Table of Contents

making sense of change management
Making Sense of Change Management
by Esther Cameron and Mike Green  ISBN:0749440872
Kogan Page © 2004

This book is aimed at anyone who wants to understand why change happens, how it happens and what needs to be done to make change a welcome rather than a dreaded concept.

Table of Contents
Making Sense of Change Management
Part I - The Underpinning Theory
Chapter 1 - Individual change
Chapter 2 - Team change
Chapter 3 - Organizational change
Chapter 4 - Leading change
Part II - The Applications
Chapter 5 - Restructuring
Chapter 6 - Mergers and acquisitions
Chapter 7 - Cultural change
Chapter 8 - IT-based process change
List of Figures
List of Tables
List of Sidebars

Making Sense of Change Management is about making change easier. It is aimed at anyone who wants to understand why change happens, how it happens and what needs to be done to make change a welcome rather than a dreaded concept. However, this book is not a ‘one size fits all’ simplistic panacea to all change, whatever the circumstances. Instead it offers insights into the many frameworks, models and ways of approaching change and helps the reader to apply the right approach to each unique situation. Contents include:

  • individual change;
  • team change;
  • organizational change;
  • leading change;
  • structural change;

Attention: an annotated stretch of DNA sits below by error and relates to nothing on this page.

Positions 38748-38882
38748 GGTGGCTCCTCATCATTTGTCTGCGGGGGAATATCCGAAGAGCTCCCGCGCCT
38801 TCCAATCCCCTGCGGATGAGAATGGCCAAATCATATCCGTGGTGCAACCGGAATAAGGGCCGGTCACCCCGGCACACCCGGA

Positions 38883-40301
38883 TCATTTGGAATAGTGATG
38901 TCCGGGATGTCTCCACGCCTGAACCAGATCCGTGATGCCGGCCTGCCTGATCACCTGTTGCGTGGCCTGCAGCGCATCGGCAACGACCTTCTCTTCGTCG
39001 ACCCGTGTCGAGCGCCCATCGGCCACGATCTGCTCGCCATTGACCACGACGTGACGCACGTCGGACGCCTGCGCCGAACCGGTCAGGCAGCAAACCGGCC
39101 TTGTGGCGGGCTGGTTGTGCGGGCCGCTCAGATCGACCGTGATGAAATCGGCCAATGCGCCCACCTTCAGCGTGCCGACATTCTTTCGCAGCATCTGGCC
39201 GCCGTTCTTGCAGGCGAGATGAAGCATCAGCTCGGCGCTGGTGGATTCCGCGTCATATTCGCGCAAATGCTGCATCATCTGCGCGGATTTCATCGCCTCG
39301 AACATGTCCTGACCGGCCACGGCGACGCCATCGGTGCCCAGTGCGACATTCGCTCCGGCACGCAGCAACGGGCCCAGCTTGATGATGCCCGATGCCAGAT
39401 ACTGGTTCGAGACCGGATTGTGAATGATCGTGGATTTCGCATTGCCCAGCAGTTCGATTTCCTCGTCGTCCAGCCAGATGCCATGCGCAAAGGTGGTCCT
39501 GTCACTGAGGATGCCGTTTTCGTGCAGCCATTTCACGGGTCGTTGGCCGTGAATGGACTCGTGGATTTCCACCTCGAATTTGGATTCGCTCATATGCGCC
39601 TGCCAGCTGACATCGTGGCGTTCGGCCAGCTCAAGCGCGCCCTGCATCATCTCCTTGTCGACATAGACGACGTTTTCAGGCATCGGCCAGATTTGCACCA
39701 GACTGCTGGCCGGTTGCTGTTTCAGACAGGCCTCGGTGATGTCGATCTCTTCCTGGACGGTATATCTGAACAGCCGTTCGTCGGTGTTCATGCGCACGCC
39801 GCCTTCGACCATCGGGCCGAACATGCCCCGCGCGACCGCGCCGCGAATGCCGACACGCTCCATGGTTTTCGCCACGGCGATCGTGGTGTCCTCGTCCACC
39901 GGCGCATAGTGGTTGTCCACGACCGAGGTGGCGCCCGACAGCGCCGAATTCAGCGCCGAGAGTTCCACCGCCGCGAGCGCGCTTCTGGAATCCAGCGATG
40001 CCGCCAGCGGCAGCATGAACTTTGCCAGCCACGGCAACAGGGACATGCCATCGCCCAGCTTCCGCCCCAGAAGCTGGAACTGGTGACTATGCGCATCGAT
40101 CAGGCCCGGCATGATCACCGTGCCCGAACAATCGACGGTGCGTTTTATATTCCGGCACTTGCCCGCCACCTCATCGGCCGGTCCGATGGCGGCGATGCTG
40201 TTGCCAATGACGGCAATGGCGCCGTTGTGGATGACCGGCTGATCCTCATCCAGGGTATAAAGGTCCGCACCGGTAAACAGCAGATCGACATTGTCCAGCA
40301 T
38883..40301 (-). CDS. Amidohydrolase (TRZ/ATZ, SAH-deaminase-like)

• cultural change;
  • how best to implement change;
  • mergers and acquisitions;
  • IT-based process change.

Written for academics and professionals alike, Making Sense of Change Management identifies and offers explanations of all current models of change as well as offering practical guidelines and examples showing the reader why change can go wrong—and how to get it right.

About the Authors

Esther Cameron and Mike Green help organizations and executives manage and lead change. They work in both the private and public sectors and use a variety of coaching, mentoring and team interventions to support their organizational development. Mike tutors at Henley Management College and Esther has lectured on change management for the University of Bristol for the past ten years. She is the author of Facilitation Skills Made Easy also published by Kogan Page.

Making Sense of Change Management

esther cameron

mike green


Publisher’s note

Every possible effort has been made to ensure that the information contained in this book is accurate at the time of going to press, and the publishers and authors cannot accept responsibility for any errors or omissions, however caused. No responsibility for loss or damage occasioned to any person acting, or refraining from action, as a result of the material in this publication can be accepted by the editor, the publisher or any of the authors.

First published in Great Britain and the United States in 2004 by Kogan Page Limited

Apart from any fair dealing for the purposes of research or private study, or criticism or review, as permitted under the Copyright, Designs and Patents Act 1988, this publication may only be reproduced, stored or transmitted, in any form or by any means, with the prior permission in writing of the publishers, or in the case of reprographic reproduction in accordance with the terms and licences issued by the CLA. Enquiries concerning reproduction outside these terms should be sent to the publishers at the undermentioned addresses: